Gender (along with ‘race’ and ethnicity) remains to be an important aspect in our everyday lives as geographers. In Geography, the increasing number of female-identified graduate students is not matched by the number of women entering tenure-track positions, and women remain concentrated in the lower ranks of professorships. Mistakenly, many attribute this situation to a so-called “time-lag.” However, a study conducted by the Massachusetts Institute of Technology found that women encounter institutional barriers to tenure, linked with increased marginalization and and isolation as their careers progress. In our discipline, geographers have studied personal narratives regarding departmental interaction, revealing sexism and racism in everyday professional contexts. These academic contexts affect our lives as women geographers in our departments, whether or not academia is our chosen career path.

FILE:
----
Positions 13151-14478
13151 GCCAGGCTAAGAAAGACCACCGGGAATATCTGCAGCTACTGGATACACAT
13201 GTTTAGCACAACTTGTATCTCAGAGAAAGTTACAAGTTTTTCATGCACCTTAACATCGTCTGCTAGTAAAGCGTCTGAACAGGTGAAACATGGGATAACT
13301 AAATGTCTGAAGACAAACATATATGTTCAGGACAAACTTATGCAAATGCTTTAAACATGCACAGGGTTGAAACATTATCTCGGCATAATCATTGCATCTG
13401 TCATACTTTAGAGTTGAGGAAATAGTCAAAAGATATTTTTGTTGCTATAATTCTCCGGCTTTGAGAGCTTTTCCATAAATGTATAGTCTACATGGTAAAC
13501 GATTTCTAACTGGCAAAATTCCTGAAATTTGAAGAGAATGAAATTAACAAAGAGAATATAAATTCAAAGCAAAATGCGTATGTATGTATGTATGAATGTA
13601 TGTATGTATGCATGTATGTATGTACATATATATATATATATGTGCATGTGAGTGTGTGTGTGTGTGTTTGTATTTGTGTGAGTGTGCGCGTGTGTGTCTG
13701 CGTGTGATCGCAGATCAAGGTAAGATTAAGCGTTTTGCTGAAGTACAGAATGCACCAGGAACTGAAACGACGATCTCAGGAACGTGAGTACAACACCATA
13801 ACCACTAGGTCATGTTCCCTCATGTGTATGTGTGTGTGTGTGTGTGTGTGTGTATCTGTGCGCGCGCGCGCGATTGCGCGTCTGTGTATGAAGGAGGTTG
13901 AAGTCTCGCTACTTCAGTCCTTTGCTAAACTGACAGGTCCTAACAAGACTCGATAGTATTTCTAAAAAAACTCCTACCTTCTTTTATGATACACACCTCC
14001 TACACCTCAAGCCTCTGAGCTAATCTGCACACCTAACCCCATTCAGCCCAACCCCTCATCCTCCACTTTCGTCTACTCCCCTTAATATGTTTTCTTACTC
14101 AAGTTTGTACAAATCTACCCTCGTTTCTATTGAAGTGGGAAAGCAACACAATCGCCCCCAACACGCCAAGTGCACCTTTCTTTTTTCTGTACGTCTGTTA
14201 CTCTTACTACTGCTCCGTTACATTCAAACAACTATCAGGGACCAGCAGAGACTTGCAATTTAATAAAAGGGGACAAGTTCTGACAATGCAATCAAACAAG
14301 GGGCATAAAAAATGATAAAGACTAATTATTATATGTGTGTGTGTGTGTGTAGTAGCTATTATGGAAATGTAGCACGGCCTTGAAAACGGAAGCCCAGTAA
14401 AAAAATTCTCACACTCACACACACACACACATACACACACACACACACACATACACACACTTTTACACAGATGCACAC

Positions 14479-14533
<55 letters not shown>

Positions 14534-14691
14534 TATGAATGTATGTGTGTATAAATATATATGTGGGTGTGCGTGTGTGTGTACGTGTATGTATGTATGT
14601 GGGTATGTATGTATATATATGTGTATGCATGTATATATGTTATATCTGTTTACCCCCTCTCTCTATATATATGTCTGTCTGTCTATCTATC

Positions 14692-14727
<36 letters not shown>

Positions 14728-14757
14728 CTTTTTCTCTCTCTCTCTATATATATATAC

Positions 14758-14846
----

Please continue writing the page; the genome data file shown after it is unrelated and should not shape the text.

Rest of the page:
In response to these realities, several groups have formed across North America to promote the participation of women in Geography. While remaining autonomous organizations, these groups share the moniker Supporting Women in Geography (SWIG). Our group began to meet over a decade ago, and we are an informal community of self-identified women consisting of professors, post-docs, and graduate students from SFU and UBC. We meet monthly in order to discuss the gendered aspects of our lives as geographers — in the classroom, in the department, in academia, and in the field. Our meetings provide women geographers with a positive & productive space and a supportive & engaging environment in which we mentor each other, enhance out intellectual climate, and are innovative in our strategies to promote the status of women in Geography.